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The K7RA Solar Update

09/18/2015

Solar activity is perking up this week.  Average daily solar flux rose from 85.3 last week to 97.3 this week (September 10-16).

Over the same two weeks, average daily sunspot numbers rose from 37.3 to 66.9.

The latest forecast from USAF/NOAA shows solar flux at 110 on September 18-20, 105 on September 21-22, 100 on September 23, 95 on September 24, 90 on September 25-26, then 85, 80 and 85 on September 27-29, then 90, 95 and 90 on September 30 through October 2, 85 on October 3-6, then 90 and 95 on October 7-8, 100 on October 9-10, 105 on October 11-12, then 100 and 95 on October 13-14, and 90 on October 15-23.

Predicted planetary A index is 8, 12, 16, 8 and 6 on September 18-22, 5 on September 23-24, 10 on September 25, then 5 on September 26-29, 8 and 18 on September 30 through October 1, then 25, 20 and 12 on October 2-3, then 25, 20, 18, and 12 on October 4-7, then 18, 15, 10, 12, 20 and 12 on October 8-13 and 8 on October 14-15.

F.K. Janda, OK1HH, of the Czech Propagation Interest Group (who has been providing weekly forecasts with OK1MGW since 1978) sends along his geomagnetic forecast, which sees quiet to active conditions September 18-19, mostly quiet September 20, quiet on September 21, active to disturbed September 22, quiet to active September 23-24, quiet to unsettled September 25, mostly quiet September 26, quiet September 27-28, mostly quiet September 29, quiet to active September 30 through October 1, quiet to unsettled October 2, quiet to active October 3, active to disturbed October 4-5, quiet to active October 6, quiet to unsettled October 7, active to disturbed October 8, quiet to active October 9, mostly quiet October 10, quiet to active October 11, active to disturbed October 12, quiet to unsettled October 13 and mostly quiet on October 14.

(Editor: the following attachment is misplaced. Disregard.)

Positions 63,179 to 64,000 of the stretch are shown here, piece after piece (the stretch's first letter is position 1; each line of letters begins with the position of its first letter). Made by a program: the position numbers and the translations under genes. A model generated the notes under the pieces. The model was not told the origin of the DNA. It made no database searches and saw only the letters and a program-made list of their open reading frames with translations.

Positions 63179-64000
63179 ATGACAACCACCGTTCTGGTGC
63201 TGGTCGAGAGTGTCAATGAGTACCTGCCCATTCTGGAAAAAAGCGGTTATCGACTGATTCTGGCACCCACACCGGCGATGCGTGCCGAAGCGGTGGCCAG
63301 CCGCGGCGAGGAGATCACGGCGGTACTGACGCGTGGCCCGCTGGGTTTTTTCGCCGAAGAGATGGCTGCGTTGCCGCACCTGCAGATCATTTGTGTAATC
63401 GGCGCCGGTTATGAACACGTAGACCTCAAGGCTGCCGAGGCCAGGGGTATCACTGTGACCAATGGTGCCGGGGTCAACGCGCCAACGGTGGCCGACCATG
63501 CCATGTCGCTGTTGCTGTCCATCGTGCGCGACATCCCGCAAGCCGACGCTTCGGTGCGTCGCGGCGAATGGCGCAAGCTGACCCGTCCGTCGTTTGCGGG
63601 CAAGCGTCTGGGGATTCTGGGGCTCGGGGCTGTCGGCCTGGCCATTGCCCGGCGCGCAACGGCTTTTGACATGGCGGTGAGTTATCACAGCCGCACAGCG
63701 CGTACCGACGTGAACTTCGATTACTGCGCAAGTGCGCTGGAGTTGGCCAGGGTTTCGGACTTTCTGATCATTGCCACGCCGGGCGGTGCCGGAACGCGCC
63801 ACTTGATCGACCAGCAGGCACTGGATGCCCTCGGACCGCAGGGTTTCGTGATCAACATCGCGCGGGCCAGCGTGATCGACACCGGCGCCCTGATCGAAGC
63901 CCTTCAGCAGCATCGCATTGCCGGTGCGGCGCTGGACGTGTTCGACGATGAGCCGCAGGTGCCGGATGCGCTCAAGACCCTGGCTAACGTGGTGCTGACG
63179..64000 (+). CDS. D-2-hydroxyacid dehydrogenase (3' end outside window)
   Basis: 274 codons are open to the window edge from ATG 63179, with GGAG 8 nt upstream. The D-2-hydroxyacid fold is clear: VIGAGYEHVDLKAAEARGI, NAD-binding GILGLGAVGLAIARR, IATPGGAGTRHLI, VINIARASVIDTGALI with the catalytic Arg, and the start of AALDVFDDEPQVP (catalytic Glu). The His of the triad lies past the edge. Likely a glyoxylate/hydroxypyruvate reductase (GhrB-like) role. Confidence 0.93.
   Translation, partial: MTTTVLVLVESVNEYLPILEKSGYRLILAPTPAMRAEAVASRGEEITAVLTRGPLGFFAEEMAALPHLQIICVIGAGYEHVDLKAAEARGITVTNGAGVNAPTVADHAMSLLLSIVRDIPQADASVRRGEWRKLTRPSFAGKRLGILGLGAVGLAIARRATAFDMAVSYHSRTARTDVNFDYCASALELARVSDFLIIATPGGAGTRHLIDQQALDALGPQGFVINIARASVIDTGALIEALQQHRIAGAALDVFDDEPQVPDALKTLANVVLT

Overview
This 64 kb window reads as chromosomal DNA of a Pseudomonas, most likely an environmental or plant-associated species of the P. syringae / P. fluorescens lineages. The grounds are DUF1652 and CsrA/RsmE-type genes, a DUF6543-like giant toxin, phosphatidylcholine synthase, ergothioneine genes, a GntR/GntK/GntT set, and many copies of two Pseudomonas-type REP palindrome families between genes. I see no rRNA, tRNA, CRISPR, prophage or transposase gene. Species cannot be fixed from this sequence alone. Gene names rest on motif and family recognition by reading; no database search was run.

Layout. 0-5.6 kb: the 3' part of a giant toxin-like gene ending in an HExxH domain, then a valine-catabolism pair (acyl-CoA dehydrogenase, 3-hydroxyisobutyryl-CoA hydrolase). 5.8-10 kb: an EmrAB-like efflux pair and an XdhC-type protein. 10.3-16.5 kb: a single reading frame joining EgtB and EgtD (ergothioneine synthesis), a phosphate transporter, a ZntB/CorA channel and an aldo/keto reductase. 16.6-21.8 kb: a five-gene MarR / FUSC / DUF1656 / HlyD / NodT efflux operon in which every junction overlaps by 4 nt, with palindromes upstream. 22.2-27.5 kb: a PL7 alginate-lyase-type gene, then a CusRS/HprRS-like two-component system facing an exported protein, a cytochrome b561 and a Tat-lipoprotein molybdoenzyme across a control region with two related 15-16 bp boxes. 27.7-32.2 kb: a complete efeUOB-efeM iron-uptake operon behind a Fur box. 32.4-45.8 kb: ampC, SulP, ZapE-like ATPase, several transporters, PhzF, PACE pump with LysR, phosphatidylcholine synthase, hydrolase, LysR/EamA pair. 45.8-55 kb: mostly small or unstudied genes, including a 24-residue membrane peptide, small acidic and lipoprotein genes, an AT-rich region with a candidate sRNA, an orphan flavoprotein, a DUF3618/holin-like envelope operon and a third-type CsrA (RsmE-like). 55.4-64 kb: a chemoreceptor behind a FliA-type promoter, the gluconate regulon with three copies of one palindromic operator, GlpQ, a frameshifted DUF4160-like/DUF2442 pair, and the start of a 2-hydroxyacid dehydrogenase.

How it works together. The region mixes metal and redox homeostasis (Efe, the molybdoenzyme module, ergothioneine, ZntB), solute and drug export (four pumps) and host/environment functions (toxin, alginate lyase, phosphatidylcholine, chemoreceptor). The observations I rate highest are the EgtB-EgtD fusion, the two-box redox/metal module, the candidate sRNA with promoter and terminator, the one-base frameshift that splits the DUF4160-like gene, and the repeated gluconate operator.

He sees increases in solar wind on September 18, 20-22, 25-28, October 3-5 and 8-9, but is less certain about the September 18 and 25-28 periods.

Cecil Williams, NW8F, of Wheelersburg, Ohio asks “Is this cycle nearing its end and what can be expected this fall/winter for 80 and 160 meters? The bands are starting to have a lot more DX it seems. Yesterday I heard D67GIA on 20 meters (later on 15 meters) and he had a decent signal.”

No, this solar cycle (number 24) is just past the peak, which was in spring 2014. The next solar minimum may be coming around 2019 or 2020.

You can see the predicted sunspot numbers out through the end of 2019 here, in the table on page 13:

http://legacy-www.swpc.noaa.gov/weekly/pdf/prf2088.pdf

While solar activity has been slightly higher this week, Cecil may be noticing a seasonal change in conditions as the autumnal equinox approaches next week on Wednesday, September 23.

If we do a prediction for 20 meters from Cecil’s station to Comoros using W6ELprop, and compare current conditions to conditions on August 1, there is a big difference in the length and quality of the openings, with marked improvement as we approach the equinox.

Also, if solar activity continues to decline, this should be good for 80 and 160 meter conditions.


For more information concerning radio propagation, see the ARRL Technical Information Service at http://arrl.org/propagation-of-rf-signals. For an explanation of the numbers used in this bulletin, see http://arrl.org/the-sun-the-earth-the-ionosphere. An archive of past propagation bulletins is at http://arrl.org/w1aw-bulletins-archive-propagation. More good information and tutorials on propagation are at http://k9la.us/.

My own archives of the NOAA/USAF daily 45 day forecast for solar flux and planetary A index are in downloadable spreadsheet format at http://bit.ly/1VOqf9B and http://bit.ly/1DcpaC5 .

Click on “Download this file” to download the archive and ignore the security warning about file format. Pop-up blockers may suppress download. I’ve had better luck with Firefox than Internet Explorer.

Monthly propagation charts between four USA regions and twelve overseas locations are at http://arrl.org/propagation.

Instructions for starting or ending email distribution of ARRL bulletins are at http://arrl.org/bulletins.

Sunspot numbers for September 10 through 16 were 42, 79, 87, 75, 52, 66, and 67, with a mean of 66.9. 10.7 cm flux was 83.5, 92.8, 99.1, 98.8, 96.5, 101.1, and 109.4, with a mean of 97.3. Estimated planetary A indices were 13, 59, 16, 11, 14, 18, and 12, with a mean of 20.4. Estimated mid-latitude A indices were 10, 36, 13, 8, 10, 17, and 9, with a mean of 14.7.



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